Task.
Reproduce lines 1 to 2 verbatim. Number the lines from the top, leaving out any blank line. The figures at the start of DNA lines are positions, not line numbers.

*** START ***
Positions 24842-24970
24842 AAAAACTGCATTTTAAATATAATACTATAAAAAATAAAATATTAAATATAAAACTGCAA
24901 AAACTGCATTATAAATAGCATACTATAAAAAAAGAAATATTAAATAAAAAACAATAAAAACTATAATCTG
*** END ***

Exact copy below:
Positions 24842-24970
24842 AAAAACTGCATTTTAAATATAATACTATAAAAAATAAAATATTAAATATAAAACTGCAA